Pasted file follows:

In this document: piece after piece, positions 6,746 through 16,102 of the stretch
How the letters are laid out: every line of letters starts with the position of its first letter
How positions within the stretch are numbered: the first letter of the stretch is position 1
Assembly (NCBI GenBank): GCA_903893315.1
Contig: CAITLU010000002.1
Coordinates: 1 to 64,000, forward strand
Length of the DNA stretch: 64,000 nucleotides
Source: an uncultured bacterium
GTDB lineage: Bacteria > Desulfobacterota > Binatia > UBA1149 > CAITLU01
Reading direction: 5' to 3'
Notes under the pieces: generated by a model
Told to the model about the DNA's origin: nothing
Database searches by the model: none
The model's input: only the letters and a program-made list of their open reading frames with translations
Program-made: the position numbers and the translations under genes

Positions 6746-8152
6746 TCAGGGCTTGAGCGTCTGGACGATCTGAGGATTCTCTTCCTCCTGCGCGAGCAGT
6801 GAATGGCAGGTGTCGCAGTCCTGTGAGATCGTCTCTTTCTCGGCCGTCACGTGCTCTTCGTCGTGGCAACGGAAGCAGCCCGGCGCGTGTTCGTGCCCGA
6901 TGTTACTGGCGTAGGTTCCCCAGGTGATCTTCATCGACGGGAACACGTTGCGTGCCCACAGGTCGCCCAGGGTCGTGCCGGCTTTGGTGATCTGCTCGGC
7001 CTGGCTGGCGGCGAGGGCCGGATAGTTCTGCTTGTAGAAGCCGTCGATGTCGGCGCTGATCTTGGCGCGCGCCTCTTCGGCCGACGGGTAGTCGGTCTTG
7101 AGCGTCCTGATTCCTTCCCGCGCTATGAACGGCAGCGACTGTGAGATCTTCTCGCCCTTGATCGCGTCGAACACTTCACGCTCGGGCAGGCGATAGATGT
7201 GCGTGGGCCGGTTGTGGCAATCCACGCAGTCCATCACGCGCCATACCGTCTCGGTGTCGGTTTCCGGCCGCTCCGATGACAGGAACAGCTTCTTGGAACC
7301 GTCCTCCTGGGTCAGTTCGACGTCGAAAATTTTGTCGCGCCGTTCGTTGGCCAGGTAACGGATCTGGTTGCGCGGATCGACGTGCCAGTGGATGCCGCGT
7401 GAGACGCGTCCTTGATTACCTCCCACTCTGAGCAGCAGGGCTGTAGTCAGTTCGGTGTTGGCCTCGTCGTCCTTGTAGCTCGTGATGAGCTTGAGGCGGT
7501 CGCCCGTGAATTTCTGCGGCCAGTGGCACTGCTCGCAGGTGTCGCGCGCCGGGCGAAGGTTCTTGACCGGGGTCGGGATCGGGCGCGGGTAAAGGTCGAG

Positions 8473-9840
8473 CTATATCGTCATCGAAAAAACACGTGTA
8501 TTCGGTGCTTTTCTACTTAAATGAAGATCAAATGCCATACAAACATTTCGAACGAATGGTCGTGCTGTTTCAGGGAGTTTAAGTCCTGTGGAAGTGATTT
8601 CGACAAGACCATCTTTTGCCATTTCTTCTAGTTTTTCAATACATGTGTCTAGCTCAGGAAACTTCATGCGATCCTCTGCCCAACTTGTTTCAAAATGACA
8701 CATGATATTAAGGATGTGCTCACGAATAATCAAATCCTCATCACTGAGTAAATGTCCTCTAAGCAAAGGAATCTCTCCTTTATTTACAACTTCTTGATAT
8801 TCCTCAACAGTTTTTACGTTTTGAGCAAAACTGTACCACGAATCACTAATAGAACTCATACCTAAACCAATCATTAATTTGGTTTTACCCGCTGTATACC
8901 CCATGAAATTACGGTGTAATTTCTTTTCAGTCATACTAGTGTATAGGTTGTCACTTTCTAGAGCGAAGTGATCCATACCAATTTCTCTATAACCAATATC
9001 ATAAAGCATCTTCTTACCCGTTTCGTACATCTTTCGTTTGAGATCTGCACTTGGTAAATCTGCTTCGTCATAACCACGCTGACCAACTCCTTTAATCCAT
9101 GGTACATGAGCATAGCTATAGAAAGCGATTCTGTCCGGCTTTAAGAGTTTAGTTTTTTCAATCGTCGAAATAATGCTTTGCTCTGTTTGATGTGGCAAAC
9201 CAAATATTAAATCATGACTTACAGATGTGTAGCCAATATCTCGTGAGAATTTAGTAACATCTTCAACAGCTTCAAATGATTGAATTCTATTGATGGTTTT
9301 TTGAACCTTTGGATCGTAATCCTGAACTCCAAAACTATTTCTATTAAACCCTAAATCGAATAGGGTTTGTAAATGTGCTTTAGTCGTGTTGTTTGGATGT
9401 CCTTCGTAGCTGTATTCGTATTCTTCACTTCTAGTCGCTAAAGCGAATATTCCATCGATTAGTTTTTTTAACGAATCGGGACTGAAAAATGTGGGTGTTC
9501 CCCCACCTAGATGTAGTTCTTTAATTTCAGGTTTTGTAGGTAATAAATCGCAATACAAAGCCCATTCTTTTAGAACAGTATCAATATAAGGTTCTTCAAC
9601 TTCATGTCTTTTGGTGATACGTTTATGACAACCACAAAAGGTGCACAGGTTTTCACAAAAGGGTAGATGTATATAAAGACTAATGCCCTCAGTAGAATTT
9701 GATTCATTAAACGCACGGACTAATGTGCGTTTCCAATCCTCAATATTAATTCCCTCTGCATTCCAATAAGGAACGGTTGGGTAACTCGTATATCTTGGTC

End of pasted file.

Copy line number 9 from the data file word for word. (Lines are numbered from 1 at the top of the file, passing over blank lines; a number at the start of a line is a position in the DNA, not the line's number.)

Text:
GTDB lineage: Bacteria > Desulfobacterota > Binatia > UBA1149 > CAITLU01